The policy signals are clear: even if RBI is still behind the curve. Banks need not produce a situation where a de facto administered lowering of the price of credit seems inevitable. They didn’t need prodding to raise interest rates. Even worse are those coming from PLRs, ranging from 12.75% to 13.25% - among the highest in major economies. Small and medium enterprises are paying much more. Home loan burdens have increased sharply. And, importantly, deposit rates have risen consistently. Banks shouldn’t argue high deposit rates preclude lending rate rationalisation. They should rationalise rates across the board. A month after India recognised it is not immune to global shocks, it’s time bankers demonstrate they understand the danger from domestic shocks. Cut lending rates - now.

Govt considering SPV to buy bad loans of banks (FE 03.11.08)
The government is considering floating a special purpose vehicle (SPV) that would buy non-performing assets, or NPAs, of domestic banks. The proposal for creating an SPV is being debated by the finance ministry and the regulators as a pre-emptive step to protect the financial sector from widespread defaults. The subject is likely to figure in finance minister P Chidambaram’s meeting with heads of the public sector banks on Tuesday. The global financial crisis has choked liquidity around the world and raised across-the board defaults and delinquencies. As a result, banks in India have become risk-averse in lending. The structure on the SPV is expected to be on the lines of the Asset Reconstruction Company (India) Ltd, or Arcil, with government being a dominant stakeholder in it, it is understood.

Corporate defaults possible if rates keep high (FE 03.11.08)
Concerned over the interest rates in ‘high teens’ that could make India a high cost economy, the Confederation of Indian Industry president K V Kamath said that corporate defaults beginning with small and medium enterprises cannot be ruled out. “As of now, we are not seeing big corporates defaulting. But I cannot rule that out, particularly starting with SME sector.” While welcoming the RBI’s move yesterday to inject about additional Rs 85,000 crore liquidity, he said, “Although the decision was concrete and welcome, more is needed in case corporate India has to get funds from banks at 3-4 % lower rate of interest.”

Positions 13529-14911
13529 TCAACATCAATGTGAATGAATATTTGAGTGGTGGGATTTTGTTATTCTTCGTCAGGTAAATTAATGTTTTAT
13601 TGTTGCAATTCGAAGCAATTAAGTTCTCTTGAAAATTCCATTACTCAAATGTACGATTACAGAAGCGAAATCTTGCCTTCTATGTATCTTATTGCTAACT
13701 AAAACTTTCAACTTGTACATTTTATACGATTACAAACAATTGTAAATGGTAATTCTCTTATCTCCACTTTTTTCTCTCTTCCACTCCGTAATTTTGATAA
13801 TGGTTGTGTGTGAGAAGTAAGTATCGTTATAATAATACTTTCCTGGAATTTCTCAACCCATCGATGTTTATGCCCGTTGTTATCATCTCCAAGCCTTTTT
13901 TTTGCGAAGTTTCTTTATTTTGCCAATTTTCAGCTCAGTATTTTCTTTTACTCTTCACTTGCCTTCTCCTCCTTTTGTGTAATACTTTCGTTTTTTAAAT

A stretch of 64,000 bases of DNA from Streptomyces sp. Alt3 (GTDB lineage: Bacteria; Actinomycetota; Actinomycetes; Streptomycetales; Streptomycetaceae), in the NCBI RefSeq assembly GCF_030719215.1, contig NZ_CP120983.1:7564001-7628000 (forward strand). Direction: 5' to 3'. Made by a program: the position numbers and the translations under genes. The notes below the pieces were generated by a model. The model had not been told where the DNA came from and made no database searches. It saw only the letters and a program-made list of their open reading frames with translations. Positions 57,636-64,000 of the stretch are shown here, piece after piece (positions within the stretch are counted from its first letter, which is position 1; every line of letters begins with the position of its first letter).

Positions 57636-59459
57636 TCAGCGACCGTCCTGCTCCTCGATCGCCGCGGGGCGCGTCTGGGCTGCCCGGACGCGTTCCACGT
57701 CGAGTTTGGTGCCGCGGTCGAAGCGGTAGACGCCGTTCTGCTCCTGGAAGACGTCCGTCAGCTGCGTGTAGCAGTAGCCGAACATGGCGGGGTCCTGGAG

RBI opens liquidity tap again; signal for rate cuts (BL, ET, FE 02.11.08)
The Reserve Bank of India on Saturday cut the Repo rate, Cash Reserve Ratio and Statutory Liquidity Ratio, besides announcing a host of other measures, unlocking more than Rs 1,80,000 crore in additional funds for banks. In cutting the key rate for the second time in less than a fortnight, RBI joins other apex banks across the world taking similar measurers to ease the liquidity crunch in their respective economies and improve the availability of credit. RBI reduced the repo rate (the short-term rate at which RBI lends money to banks) by half a percentage point to 7.5 per cent, CRR (the portion of deposits banks will have to keep with RBI) by one percentage point to 5.5 per cent and SLR (the portion of deposits banks have to invest in government securities) by one percentage point to 24 per cent. Mr T.S. Narayanasami, Chairman, Bank of India, who heads the Indian Banks’ Association, said there is a genuine case now for banks to reduce interest rates. Chairmen of some other banks also hinted at rate cut, but only after assessing their assets-liability balance. However, some other bankers felt they have to see a reduction in their cost of funds before cutting lending rates. To attract deposits, banks have been offering rates up to 10.5-11 per cent on three-year deposits. RBI is of the view that with inflation softening and falling below 11 per cent and with global commodity prices, including that of crude, easing, it is important to ensure that growth momentum is maintained. The revision in repo will come into effect from November 3. The cut in CRR will be effected in two stages: first, retrospectively from the fortnight beginning October 25 and the next from November 8. The one percentage point cut in CRR will release Rs 40,000 crore, which banks can use for lending. The one percentage point reduction in SLR will come into effect from November 8. This will provide additional liquidity to the extent of Rs 40,000 crore. In addition to these measures, RBI has decided to provide a special refinance facility under which banks can avail themselves of funds up to one per cent of their net time and demand liabilities. Bank can borrow funds up to a maximum period of 90 days at the repo rate, which has now been reduced to 7.5 per cent. This additional window is expected to provide another Rs 40,000 crore. To provide liquidity support to non-banking finance companies (NBFCs) and mutual funds, RBI has relaxed SLR requirements for banks to the extent of 1.5 per cent of their NDTL (net demand and time liabilities) on a temporary basis. This will enable banks to borrow Rs 60,000 crore additional funds from RBI exclusively for non-lending to NBFCs and MFs. This is in addition to the Rs 20,000 crore special facility allowed for MFs on October 15. In yet another step to provide additional liquidity facility, RBI has also decided to buy back market stabilisation bonds.